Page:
I spent a day at my inlaws’ place and oh what a time I had. They have 14 acres of woods through which my father in law used to cut trails. He hasn’t in a couple of years and I had a moment, so I had a go at it. Lawn tractor time!
Although his tractor had been recently serviced, the ten year old battery sitting without a charger for a month did nothing to help start the beast. He has jumped it with cables and his car, so that is what I did. Easy as pie. On to the trail cutting. The land isn’t level and is bisected by a stone wall, so you have to cut two separate trail systems and then connect them with a weed whacked path. The first set of trails went pretty well until I high centered the mower on an unseen rock. Wasn’t hard to do since the vegetation was between knee high and head high. I didn’t want to get off the mower because the seat has a sensor that shuts off the mower if you get up. I was pretty sure the battery wasn’t charged enough to restart the mower. So I sat for a moment before doing what had to be done. I got off the mower and pulled the thing off of the rock. Not easy (understatement) but I managed to free it without breaking myself. As I feared, it wouldn’t restart, so I pushed it to my car which was very luckily not far and downhill. Second jumpstart and off I went to mow the second set of trails on the upper seven acres.
These were much worse. Very uneven land and very high vegetation. No sign at all of the previous trails. My memory didn’t help much either. Despite taking great care, I managed to get the tractor stuck many more times in many different ways. Once I beached it in a gully so that the front and back frames were on ground and the drive wheels were unweighted. I was able to carefully rock back and forth out of that predicament without dismounting. Another time I was pointed downhill and managed to wedge a small tree between the nose of the tractor and the wheel. It wasn’t going anywhere. I didn’t want to walk down the hill and tell my father in law that his tractor was stuck up the hill, please call for help, so I did what I had to do–dismounted, killed the engine and lifted the front of the tractor off the tree and pushed it about five feet up the hill. The thing weighed a ton. Not sure how I did it (embarrassment induced adrenaline helped) without hurting myself, and low and behold the battery had enough juice to get the thing started.
Should have quit then but I was possessed. After all that turmoil I wasn’t going to stop until I had a complete trail system. After all, it is Frida’s favorite thing in the world to hunt around those trails for rabbits and poop and whatnot. Onward for Frida! Not long after, I got stuck again. This time I saw Lacey wading through a field of blackberry bushes (thorns and all). I’d been gone too long and she was worried. I waived her over and got her seated on the thing so I could push while she drove. Together we got it mostly done and it was clearly time to call it quits. Clear because Lacey brought reason into the mix. Thank you Lacey!
I managed to eat, sleep and socialize, but the next morning I didn’t hesitate before having another go. Most of the hard work was done, but the two trails were still not connected. I started with a weed whacker and cleared a connecting trail over the rock wall. Then back on the mower to finish the job. I was ten times as cautious this time, didn’t get stuck once and the trails are done. Sad thing is I didn’t even get to walk them with Frida. We’ll have to head back soon. Hopefully my nephews will enjoy them when they get home from camp. It is a magical place and is all but inaccessible without the trails.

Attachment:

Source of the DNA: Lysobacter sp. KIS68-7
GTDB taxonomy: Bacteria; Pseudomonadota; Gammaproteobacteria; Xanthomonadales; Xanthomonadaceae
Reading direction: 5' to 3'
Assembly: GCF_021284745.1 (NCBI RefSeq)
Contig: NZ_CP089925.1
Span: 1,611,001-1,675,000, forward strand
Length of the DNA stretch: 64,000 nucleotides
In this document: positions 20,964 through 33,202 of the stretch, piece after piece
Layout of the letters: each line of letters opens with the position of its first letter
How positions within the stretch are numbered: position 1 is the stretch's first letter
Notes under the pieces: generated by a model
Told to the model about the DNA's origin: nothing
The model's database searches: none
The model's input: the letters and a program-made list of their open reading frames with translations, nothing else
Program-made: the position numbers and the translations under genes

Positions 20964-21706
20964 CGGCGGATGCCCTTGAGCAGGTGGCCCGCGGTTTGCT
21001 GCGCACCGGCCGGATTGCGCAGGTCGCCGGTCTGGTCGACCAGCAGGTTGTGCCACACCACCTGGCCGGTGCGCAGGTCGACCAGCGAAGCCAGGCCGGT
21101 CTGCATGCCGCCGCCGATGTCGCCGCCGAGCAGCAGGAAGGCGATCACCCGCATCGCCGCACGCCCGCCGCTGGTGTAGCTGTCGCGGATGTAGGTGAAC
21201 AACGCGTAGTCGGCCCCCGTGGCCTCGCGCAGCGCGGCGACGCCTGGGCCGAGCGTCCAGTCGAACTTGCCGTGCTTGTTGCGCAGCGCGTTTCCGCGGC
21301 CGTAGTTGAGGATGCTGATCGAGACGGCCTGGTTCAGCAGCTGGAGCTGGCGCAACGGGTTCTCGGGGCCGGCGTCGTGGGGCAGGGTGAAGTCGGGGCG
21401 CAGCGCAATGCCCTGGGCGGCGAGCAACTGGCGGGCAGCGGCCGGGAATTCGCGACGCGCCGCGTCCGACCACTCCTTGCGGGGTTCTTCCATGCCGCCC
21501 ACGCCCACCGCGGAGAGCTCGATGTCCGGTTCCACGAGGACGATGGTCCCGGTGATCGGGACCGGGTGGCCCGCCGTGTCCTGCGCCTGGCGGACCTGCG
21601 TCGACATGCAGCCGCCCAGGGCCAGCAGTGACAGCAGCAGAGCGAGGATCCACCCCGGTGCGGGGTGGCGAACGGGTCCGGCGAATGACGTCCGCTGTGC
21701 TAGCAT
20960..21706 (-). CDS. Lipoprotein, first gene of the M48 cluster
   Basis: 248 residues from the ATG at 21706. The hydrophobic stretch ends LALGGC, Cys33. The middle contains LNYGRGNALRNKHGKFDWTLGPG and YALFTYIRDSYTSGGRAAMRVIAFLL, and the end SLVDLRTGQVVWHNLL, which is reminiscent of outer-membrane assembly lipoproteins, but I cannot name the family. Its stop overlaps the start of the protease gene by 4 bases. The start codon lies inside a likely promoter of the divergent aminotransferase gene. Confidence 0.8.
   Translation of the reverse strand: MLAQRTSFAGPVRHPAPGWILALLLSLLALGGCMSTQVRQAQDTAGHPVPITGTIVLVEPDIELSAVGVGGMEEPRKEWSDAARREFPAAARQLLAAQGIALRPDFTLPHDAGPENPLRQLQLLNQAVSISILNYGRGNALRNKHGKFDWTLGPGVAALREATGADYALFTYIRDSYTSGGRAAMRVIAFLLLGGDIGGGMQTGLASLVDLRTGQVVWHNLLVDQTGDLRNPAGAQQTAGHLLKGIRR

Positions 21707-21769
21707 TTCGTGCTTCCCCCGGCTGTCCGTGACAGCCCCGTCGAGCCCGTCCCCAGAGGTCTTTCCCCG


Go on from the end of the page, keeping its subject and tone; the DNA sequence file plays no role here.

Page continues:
Phew! What else? Glad to be home and have a look around the garden. I picked from the ground a pound of fallen tomatillos. I now have a quart of tomatillo sauce from a recipe in Rick Bayless’ Authentic Mexican. Next I whipped up roughly five pints of butter from Miyoko Schinner’s The Homemade Vegan Pantry. I doubled the recipe because the butter is supposed to freeze well. I now have what I expect will be a year’s supply of homemade vegan butter. If you are local and want to give the recipe a go, hit me up for a container of lecithin. I was glad my co-op had a bottle, but it is a huge bottle, at least a quart, and I only needed 4 Tbs. for a year’s supply of butter. That works out (without careful math) to enough lecithin for 18 years worth of butter. Seriously. You’d be doing me a favor to ask for a 1/2 cup or more. The butter? Beautiful color and texture and I like it better than Earth Balance. Give it a go!
Anything else? I plucked from the curb a broken beach chair. Didn’t seem broken on my first inspection but I expected something was wrong or it wouldn’t be at the curb. When I got home, I saw that a nut on a pivot bolt had pulled through the aluminum tubing and the tubing was cracked at the other end as well. I second of chin scratching yielded a memory of a saved aluminum shaft from my previous weed whacker. I could barely believe it but the tubing was the exact size and even had a hole drilled through one end that was the exact size I needed to replace the broken piece. I had to drill one more hole and then about a dozen pilot holes for the screws that hold the cloth seating surface in place. With that in place, the chair was almost as good as new. Only almost because I damaged another piece of aluminum tubing as I wrested the broken pice free. If I had a pop rivet gun I could have easily disassembled it and put it back together with ease, but I’ve been dragging my feet on buying the gun. Maybe this will inspire me to make the buy. Anyway, a hose clamp is now supporting the tube I cracked and it all seems to be fine. I’ll try it out tonight in the driveway.
Lunchtime. Take care.